Common Mistakes

When people learn to ski there are many common mistakes that they make, here many of them are listed with reasons why people make them, what happens when you make them, and a bit on what to try to stop yourself making them.

Leaning Back

Leaning back is probably the most common mistake that people make when learning to ski. The reason they lean back is normally very simple, they are afraid of the slope or the speed they have, and the natural reaction is to lean back to try and bring yourself further away from it. Leaning back causes many problems though, as soon as you don't push on the front of the ski boots the pressure on the front of the skis decreases giving you less control.

Your weight should be over the middle of the skis

As shown in the diagram, when you lean back the front of the skis will stop pushing into the snow, and can even come into the air altogether. When the front of the skis are not pushing into the snow, it means that that part of the ski can not give you any control, and effectively makes you ski only using about one third of the skis. There is no simple solution to this other that to consciously make sure you can always feel your shins pushing on the front of the ski boots, and get used to positions you need to do this. Your weight needs to be over the front of your feet for the skis to push evenly into the snow along their length, and give you full control. This is also explained in the Longitudinal Weight Distribution section.

Not Leaning Far Enough

This is another mistake that is generally caused by fear, in order for manoeuvres to work properly the body's weight really does need to be put into the right position. If the body's weight is not moved far enough the effects that are needed for the manoeuvre will not be strong enough. If you want a quick and distinct effect from you skis, you really need to get your body weight over the right place and not be shy about it. This is also covered in the Lateral Weight Distribution section.

Weight changes need to be big to get the desired effects

Moving The Hips

Moving the hips is often a more subconscious mistake, that people don't really realise that they are doing. This falls into the same category as not leaning far enough, as in this case the person does lean further, but they are afraid to put the right amount of weight on the skis, so although the upper body leans considerably in one direction, the hips move out in the other direction, and the overall effect is that the centre of gravity hasn't really moved much. The hips need to be part of the lean to help the body get as far over the outside ski as it needs to be.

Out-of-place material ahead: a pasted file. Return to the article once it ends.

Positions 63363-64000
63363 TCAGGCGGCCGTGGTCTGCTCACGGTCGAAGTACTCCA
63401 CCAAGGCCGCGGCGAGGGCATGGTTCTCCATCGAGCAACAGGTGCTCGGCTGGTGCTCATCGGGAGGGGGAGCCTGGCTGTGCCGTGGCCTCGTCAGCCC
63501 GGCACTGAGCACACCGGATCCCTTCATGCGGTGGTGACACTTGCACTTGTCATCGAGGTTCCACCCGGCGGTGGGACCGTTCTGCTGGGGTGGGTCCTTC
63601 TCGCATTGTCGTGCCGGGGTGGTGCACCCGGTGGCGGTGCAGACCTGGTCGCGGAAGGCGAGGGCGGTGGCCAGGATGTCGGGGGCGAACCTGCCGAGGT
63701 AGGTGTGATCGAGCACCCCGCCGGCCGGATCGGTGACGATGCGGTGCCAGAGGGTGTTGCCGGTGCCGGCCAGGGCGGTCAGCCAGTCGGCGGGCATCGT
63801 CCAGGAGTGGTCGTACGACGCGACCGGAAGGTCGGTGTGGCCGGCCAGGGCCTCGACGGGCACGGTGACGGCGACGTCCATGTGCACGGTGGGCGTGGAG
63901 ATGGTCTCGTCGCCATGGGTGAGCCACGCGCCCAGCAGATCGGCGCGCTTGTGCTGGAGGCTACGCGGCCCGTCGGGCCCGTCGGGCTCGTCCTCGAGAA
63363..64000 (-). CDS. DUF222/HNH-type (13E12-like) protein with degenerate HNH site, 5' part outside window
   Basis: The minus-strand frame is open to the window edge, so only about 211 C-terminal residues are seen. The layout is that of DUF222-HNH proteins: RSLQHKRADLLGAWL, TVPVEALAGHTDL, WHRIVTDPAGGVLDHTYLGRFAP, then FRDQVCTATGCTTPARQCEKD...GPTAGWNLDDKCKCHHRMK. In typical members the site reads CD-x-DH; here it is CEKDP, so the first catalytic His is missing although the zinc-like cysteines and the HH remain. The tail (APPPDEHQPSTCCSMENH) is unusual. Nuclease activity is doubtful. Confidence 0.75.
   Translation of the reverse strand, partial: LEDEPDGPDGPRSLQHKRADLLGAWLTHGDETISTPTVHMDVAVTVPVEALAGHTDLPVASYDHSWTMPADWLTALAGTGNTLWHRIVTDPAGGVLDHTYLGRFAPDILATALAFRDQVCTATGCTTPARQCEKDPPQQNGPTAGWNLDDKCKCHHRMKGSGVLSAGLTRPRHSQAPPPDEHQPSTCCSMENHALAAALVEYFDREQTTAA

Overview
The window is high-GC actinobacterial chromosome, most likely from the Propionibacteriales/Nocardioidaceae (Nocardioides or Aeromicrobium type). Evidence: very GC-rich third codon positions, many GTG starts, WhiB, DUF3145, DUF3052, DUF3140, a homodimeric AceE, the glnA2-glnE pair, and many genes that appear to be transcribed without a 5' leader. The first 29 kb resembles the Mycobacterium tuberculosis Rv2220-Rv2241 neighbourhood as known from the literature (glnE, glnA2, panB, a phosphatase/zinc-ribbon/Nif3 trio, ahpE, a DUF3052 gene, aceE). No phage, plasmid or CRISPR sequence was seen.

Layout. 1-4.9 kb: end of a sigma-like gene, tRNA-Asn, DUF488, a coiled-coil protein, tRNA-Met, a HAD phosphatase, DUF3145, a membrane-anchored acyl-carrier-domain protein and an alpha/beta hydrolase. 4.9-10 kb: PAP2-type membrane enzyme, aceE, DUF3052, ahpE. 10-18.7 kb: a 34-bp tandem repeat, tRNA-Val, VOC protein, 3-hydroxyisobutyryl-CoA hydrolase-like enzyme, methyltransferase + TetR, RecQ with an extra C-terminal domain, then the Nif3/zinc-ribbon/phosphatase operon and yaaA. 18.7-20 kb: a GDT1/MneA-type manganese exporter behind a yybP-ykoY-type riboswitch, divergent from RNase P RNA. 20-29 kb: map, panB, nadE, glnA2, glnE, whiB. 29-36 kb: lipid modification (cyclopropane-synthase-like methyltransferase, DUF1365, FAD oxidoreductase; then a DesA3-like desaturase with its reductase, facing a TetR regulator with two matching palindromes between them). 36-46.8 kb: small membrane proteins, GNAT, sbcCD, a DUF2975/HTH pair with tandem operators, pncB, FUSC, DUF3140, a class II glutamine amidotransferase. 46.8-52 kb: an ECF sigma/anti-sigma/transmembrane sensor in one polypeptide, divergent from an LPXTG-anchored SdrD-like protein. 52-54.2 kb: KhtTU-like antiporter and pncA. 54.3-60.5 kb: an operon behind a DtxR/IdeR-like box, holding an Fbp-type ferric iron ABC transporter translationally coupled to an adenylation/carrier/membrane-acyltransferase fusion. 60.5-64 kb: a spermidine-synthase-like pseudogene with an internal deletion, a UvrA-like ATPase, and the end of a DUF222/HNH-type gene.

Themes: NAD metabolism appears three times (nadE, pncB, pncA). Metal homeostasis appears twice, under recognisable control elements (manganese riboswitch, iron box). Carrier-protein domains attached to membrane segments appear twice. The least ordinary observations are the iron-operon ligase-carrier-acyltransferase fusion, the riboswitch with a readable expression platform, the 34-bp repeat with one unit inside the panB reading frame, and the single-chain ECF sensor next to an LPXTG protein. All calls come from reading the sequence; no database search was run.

The hips should not move in the opposite direction to the body when leaning

Not Twisting The Body Down The Slope

This is a very common mistake, as most peoples default way of thinking is to think their body should be looking down the skis all the time. The body should be looking over the downhill ski, with the shoulders at the same angle as the tips of the skis. This position makes it easier to lean on the downhill ski, as well as keeping the body in a more flexible position and enabling you to see where you are going better. This is explained in more detail in the Stance section.

The body should be twisted slightly down the slope

Looking at The Front of The Skis

This is another generally fear based mistake, that stops people from paying so much attention to where they are going, and instead concentrate on something that is not very important. Your attention should be on where you are going and therefore you should have your head up and be looking ahead, as for the front of the skis, you should be able to feel where they are without needing to look at them.

You should be looking forwards in the direction that you will be going, not looking at the skis

Having the Skis Too Far Apart

The skis should be hip width apart when they are parallel. This ensures that they are both at the same angle to the snow, and also means that the weight changes needed to make turns don't need to be so big. If the skis come too far apart the downhill edge of the inside ski can catch in the snow tripping you up or throwing you off balance. Having the skis hip width apart also leaves enough room to roll the knees so that the skis go onto the edges, which is very important if you want to dig the edges in to slow down, or to start carving.

The skis should be hip width apart

Not Going Fast Enough

To be able to feel the forces and responses in skiing, you need to be going at the right speed. If you are not going fast enough it will take a lot longer for things to happen, and often they will happen so slowly that they you don't really realise what you did to cause the effect. If you are going at the right speed you should be able to throw you weight around a bit and find out what happens from every movement, feeling the responses of the skis.

Wimping Out

Skiing is a sport where going for it is very important if you want to learn quickly at all, of course what you are going for has to be suitable for your ability, but as long as you take ski lessons this should not be a problem as the instructor will only ask you to do things that you are ready for.

Not Having The Poles in The Right Position

So many people when they learn to ski start off holding the poles in all sorts of different positions which they shouldn't be in. Most commonly either pointing out in front of them, with their hands stuck to their hips or waving them about all over the place. Your arms should be out in front of you, slightly out to the side, with a slight bend in the elbows and the poles pointing diagonally backwards and downwards. The ends of the poles should be far enough above the snow that they shouldn't catch on anything.

The poles should be held out in front of you with the tips pointing backwards

On to the Piste Safety page.

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